With low-cost, flexible construction costs in buildings not able to be used by mainstream hotel development, Dutch startup CityHub Hotels hopes to be equally cool to guests and owners.
AMSTERDAM—The array of offerings within the world of the hostel-hotel and budget segment has developed swiftly in the last few years, but it still offers market gaps and opportunities for novel ideas, according to sources.
Executives with Netherlands-based startup CityHub Hotels believe the company has one such unique concept.
Preston Benson, a director at CityHub who represents its interests in the United Kingdom, including identifying sites, said the company’s strategy is to develop nontraditional buildings in underutilized, cool neighborhoods with a business model that makes sense to investors who are increasingly moving into the segment.
Benson said CityHub is adapting what he called “unloved spaces” and creating a sustainable business that allows for long-term leases.
The structure is similar to the Whitbread model of 20- to 25-year leases with five rent reviews yearly capped and collared at revenue-per-available-room indices, he said.
Sem Schuurkes, who founded CityHub with university friend Pieter van Tilburg, said CityHub is an “urban hotel for digital natives.”
If that sounds like other brands, Schuurkes said CityHub does not have an emphasis on the dormitories that other hostel-hotel offerings do. Benson agreed.
“We’re filling the gap between hostel and hotels with a communal environment, where guests can meet each other, yet, at the same time, have privacy,” Benson said.
CityHub’s technology concept also goes beyond its competitors, Schuurkes said.
Its first and so far only asset, the 50-room CityHub Amsterdam, opened in in October 2015 between the Kostverlorenvaart and Bilderdijkgracht canals in the Amsterdam Oud-West neighborhood of the city. The building was an industrial shed and garage.
Guests receive a wrist band with chip insert when they automatically check in via touchscreens. The band contains an interactive app that helps guests explore that particular city, keep in contact with other guests who have become friends and control music, lighting and other in-room accessories.
“The band even allows guests to pour their own beer,” Schuurkes said, who added the average stay is two or three nights.
Groups are limited to a maximum of 10 people.
Schuurkes said CityHub’s construction method is what puts the company in a different space altogether from any upstart rival, the difference beginning right at the start of a hotel’s life.
Warehouses, large sheds and empty offices all can be homes for CityHubs, he said.
“We can bring to use nontraditional structures,” he said. “We have a build time of nine months at an average cost per room of €40,000 ($42,428), and hotels are designed around technology to minimize staff costs.”
Benson said other nontraditional hotel offerings at a CityHub include:
- Shared showers, one for each gender, with a central location in each property;
- a construction process that can be changed depending on the property’s former use, which Benson describes as “like building Lego;”
- only one staff member per hotel, known as a City Host, who operationally does nothing and thus has 100% of their time dedicated to guests; and
- very simple public spaces, with what Schuurkes describes as “only one hanging-out area,” and no restaurant.
Schuurkes said the basic idea originated from the amount of empty office buildings in Amsterdam.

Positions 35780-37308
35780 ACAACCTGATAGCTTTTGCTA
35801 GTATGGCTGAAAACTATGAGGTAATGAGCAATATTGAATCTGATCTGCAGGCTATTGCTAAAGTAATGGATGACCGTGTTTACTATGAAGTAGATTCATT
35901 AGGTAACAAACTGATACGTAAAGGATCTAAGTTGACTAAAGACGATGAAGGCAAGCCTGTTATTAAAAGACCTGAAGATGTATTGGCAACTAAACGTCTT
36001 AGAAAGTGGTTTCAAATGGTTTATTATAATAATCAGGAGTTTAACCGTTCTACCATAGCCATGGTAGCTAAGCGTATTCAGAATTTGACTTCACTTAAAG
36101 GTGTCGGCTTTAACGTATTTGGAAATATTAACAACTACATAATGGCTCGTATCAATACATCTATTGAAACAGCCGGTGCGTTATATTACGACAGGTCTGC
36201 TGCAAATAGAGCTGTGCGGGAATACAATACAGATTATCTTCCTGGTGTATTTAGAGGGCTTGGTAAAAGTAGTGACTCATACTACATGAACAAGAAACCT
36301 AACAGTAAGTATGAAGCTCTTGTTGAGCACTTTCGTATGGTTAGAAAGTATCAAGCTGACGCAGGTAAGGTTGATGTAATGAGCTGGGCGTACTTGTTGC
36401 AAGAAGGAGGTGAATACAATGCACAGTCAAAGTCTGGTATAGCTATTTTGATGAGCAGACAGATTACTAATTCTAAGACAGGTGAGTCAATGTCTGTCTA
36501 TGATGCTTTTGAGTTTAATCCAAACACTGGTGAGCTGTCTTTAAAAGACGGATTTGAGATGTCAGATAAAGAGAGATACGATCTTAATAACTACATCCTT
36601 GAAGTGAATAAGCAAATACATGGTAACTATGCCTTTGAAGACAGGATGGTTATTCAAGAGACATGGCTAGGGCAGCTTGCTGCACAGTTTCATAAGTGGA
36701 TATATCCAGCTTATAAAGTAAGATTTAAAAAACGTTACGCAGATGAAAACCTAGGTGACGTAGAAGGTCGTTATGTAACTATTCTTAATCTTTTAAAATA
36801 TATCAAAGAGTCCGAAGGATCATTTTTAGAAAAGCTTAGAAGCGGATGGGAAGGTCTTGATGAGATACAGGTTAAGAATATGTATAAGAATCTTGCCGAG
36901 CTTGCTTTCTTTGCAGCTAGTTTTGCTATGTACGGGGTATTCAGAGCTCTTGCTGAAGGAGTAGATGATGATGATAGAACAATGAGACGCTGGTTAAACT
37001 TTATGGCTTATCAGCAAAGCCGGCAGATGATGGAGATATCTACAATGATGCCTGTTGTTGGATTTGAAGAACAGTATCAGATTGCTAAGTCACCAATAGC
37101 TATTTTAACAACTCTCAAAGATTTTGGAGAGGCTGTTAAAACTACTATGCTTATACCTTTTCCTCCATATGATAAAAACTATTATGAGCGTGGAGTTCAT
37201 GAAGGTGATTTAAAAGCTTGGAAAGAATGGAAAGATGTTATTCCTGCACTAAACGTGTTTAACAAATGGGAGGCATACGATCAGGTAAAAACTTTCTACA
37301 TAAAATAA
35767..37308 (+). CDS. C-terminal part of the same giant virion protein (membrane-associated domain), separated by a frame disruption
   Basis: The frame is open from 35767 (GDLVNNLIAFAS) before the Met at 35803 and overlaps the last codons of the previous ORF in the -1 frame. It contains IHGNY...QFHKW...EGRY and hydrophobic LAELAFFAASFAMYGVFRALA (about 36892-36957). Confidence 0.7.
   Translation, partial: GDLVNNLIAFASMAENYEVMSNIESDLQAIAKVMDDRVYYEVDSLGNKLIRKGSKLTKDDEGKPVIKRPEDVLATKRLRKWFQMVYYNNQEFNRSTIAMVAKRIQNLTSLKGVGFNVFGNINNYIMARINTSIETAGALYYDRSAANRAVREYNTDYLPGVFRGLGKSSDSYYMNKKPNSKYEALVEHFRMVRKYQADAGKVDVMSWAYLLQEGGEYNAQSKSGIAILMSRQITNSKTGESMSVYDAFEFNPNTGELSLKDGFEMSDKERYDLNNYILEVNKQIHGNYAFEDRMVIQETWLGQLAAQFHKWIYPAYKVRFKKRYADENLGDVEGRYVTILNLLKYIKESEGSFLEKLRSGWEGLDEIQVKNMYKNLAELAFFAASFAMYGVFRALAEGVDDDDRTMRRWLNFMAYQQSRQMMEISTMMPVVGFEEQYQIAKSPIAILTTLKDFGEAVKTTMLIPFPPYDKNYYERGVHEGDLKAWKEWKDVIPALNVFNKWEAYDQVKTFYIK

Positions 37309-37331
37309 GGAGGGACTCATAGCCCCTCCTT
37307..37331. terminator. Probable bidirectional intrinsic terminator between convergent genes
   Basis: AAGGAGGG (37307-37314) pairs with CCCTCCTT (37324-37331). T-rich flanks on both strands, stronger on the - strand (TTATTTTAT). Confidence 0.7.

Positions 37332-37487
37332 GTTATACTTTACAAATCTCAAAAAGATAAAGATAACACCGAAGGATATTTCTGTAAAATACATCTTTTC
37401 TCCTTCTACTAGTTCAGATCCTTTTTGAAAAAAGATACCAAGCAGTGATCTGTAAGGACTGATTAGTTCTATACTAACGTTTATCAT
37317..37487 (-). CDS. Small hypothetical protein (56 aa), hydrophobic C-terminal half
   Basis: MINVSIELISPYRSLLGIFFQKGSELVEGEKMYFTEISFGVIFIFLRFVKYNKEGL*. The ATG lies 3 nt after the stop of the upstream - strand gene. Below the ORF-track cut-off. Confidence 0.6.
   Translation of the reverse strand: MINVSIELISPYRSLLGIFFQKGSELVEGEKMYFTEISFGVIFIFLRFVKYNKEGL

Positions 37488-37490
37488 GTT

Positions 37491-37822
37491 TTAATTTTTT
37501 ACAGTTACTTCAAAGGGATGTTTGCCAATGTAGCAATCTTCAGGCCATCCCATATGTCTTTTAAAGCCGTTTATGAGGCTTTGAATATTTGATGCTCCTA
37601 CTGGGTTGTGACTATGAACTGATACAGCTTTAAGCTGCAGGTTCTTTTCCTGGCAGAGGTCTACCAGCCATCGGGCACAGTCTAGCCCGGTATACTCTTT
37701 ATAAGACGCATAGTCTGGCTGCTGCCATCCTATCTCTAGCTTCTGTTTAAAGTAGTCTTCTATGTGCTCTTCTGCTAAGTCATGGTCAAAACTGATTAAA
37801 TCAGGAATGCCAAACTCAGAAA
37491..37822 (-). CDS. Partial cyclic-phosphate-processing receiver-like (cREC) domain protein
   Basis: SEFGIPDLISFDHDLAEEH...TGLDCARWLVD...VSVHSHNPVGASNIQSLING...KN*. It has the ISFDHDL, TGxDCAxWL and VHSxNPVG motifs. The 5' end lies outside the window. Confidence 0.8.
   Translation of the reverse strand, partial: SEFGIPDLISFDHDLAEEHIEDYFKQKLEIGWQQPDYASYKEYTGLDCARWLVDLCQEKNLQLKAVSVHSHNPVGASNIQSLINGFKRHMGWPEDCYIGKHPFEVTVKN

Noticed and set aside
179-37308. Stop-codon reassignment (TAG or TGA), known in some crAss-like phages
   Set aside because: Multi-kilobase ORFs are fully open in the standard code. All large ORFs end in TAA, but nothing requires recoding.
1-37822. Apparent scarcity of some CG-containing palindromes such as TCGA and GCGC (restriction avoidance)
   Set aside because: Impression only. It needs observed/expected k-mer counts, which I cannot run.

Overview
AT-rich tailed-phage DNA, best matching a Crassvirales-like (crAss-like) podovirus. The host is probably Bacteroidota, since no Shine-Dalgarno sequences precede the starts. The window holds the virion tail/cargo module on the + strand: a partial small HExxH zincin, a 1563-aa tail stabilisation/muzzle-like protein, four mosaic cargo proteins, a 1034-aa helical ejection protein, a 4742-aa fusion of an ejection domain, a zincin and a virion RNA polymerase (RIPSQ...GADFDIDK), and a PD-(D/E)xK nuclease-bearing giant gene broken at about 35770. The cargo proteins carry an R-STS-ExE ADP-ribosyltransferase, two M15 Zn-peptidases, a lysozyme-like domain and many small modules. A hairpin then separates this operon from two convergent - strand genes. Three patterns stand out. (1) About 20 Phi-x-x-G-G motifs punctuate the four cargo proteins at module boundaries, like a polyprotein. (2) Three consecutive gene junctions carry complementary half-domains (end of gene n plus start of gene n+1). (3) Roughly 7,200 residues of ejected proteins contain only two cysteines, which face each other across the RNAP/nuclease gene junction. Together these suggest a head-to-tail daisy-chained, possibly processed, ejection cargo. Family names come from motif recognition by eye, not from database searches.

“We made the decision we would not break anything,” he said of the spaces he and Van Tilburg found and continue to find. “Initially, it was very difficult to get started. We were students and came from outside. It took a while to get an investor. It was easier to convince the (Amsterdam site) owner as no one knew what to do with the space.”
Schuurkes said CityHub is even more efficient than competitors in the economy segment.
“There is the opportunity to have more space for rooms, actually, on average more than 2.5 times than those in budget hotels,” he said.
Taking this approach is creating a better return for its investors, Benson said.
“The Amsterdam hotel took about nine months, right from applying for permits, with construction time taking 4.5 months. That might change a little depending on location,” he said, adding that despite much interest from investors, their business plan is to initially “stick to ourselves a little, with bank debt and one initial private investor.”
“It does hold up with the numbers. (Average daily rate) and occupancy are high,” Schuurkes said.
Rolling out an idea
Schuurkes said CityHub could expand into cities such as Amsterdam and Barcelona, Spain, that either have or are thinking of implementing moratoriums on new hotel construction.
Typically CityHubs will be outside city centers, he said, in up-and-coming districts but still close to those centers.
Planning regulators have pretty much closed down the center of Amsterdam, Schuurkes said.
“Everywhere they’re trying to regulate new builds, which provides business models such as ours an advantage,” he added.
CityHub aims to open eight locations by 2020.
“We feel we have the freedom to do what we like,” Benson said.
Possible destinations include London; Edinburgh, Scotland; Stockholm; Barcelona and Berlin.
“We still believe there is a space in Berlin,” Schuurkes said, referring to the city from where many believe the hostel-hotel phenomenon was created.
In October, CityHub will open a 126-room property in Rotterdam, Netherlands, in an old, three-floor canal building, Schuurkes said. A third site has been secured in London.
“We are continuing to look at projects not suitable for other uses, to bring a new dynamic to an area with a model appealing to landlords,” Schuurkes added.